Equally important, Cravath may be on the verge of obtaining from Drexel itself all sorts of records that could be of use against Milken, perhaps even including files heretofore protected by attorney-client privilege. In February, a federal bankruptcy judge more or less forced Drexel and its many creditors and claimants into a preliminary settlement. The FDIC apparently consented to reduce sharply its $6.8 billion claim against Drexel in exchange for broad access to the firm's internal documents.
The core of the FDIC's case as filed is a dissection of the Milken group's dealings with 10 S&Ls over which it is alleged to have obtained "control or substantial influence" in junk-bond investment decisions. These include three of the most infamous S&Ls: CenTrust, Columbia, and Lincoln. Indeed, the CEOs of each of these failed thrifts--David Paul, Thomas Spiegel, and Charles H. Keating Jr., respectively--are named as defendants.
'PROPAGANDA CAMPAIGN.' The Keating charges seem particularly telling. The FDIC alleges, for example, that the Milken group helped Keating improperly shift funds from Lincoln to his holding company, American Continental Corp. One such case involved 2.1 million shares of Playtex International stock that Lincoln had been allowed by Drexel to purchase on favorable terms as an inducement to buy Playtex bonds. At Keating's request, Jim Dahl sent ACC a letter in April, 1987, valuing the Playtex stock at $1 a share--the price at which the transfer from Lincoln to ACC was indeed effected two days later. In December, however, ACC sold 1.5 million of the shares to CenTrust through Drexel for $7.25 a share. The remainder was unloaded two weeks later. Total proceeds amounted to $14.6 million. Thus, ACC reaped a $12.5 million profit that the FDIC asserts was rightfully Lincoln's.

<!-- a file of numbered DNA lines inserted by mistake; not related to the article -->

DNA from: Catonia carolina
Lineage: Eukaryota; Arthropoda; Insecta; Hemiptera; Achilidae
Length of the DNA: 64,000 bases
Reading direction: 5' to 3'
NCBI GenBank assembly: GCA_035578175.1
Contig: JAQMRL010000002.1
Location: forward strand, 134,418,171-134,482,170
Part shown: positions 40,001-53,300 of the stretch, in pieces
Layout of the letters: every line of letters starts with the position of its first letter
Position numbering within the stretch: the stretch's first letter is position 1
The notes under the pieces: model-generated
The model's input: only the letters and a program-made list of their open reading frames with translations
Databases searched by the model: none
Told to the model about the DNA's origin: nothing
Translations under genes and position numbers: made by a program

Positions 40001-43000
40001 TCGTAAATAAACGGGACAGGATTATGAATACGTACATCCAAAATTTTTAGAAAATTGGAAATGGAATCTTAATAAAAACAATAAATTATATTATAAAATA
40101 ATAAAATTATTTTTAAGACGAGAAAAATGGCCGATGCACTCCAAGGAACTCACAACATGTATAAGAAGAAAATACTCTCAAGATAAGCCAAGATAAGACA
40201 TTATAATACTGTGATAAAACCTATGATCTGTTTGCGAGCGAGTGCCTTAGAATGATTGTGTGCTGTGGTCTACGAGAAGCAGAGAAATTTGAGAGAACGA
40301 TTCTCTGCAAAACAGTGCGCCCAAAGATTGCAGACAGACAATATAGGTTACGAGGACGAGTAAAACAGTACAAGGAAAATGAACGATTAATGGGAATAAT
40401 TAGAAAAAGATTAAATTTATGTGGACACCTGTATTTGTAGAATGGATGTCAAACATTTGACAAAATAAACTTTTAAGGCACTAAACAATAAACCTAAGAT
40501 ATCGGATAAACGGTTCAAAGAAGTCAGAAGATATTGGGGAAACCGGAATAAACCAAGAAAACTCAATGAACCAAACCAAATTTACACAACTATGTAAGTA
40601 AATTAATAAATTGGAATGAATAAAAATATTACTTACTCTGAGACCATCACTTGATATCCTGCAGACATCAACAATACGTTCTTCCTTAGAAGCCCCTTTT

The FDIC does not attempt a similar detailing of Milken's relationship with 34 of the 44 S&Ls it names as plaintiffs in its class action. Apparently to justify the suit's breadth, the S&L-specific charges are followed by a lengthy attack on Drexel's sales tactics. To induce S&Ls to buy junk, the Milken group mounted an extensive "propaganda campaign," which included numerous "intentionally false and misleading statements about credit quality," the suit contends.
While Milken's lawyers will have no trouble producing equally misleading research from every one of Drexel's junk-bond rivals, the FDIC's core charges seem likely to be litigated at length. Indeed, there is a definite possibility that despite his 10-year sentence, Milken will be freed before the S&L suits are resolved. Under federal parole guidelines, people whose crimes cause less than $1 million in damages often are released in 24 months. Who knows? That may be just in time for a civil trial.
ROUND TWO: THE FDIC VS. MILKEN FDIC CHARGES
--Milken and a cadre of co-conspirators defrauded 44 S&Ls in rigging the junk-bond market through a wide variety of illegal means, including price manipulation, bribery, and coercion
--The Milken group conspired in part through a vast, covert network of 415 partnerships that enriched themselves through rampant self-dealing
--The Milken group illegally induced its S&L customers to buy junk bonds, in part by mounting an extensive propaganda campaign that included deliberate misstatements about credit quality
--The Milken group is liable for $4 billion in losses suffered by its S&L clients when the junk-bond market collapsed and three times that amount under RICO
--The FDIC case is a trumped-up attempt to make Milken a scapegoat and should be dismissed under the rules of civil procedure for lack of specific evidence
--Some 87 of the partnerships have no tie to Milken and might not exist. The rest are a legitimate employee perk closely supervised by Drexel
--S&Ls bought junk bonds of their own free will. Drexel's arguments in favor of junk bonds were based on extensive research and did not differ materially from those advanced by other Wall Street houses
--S&L losses were caused by changing market conditions. Also, the FDIC's computation ignores profits made before the collapse or from transactions with other dealers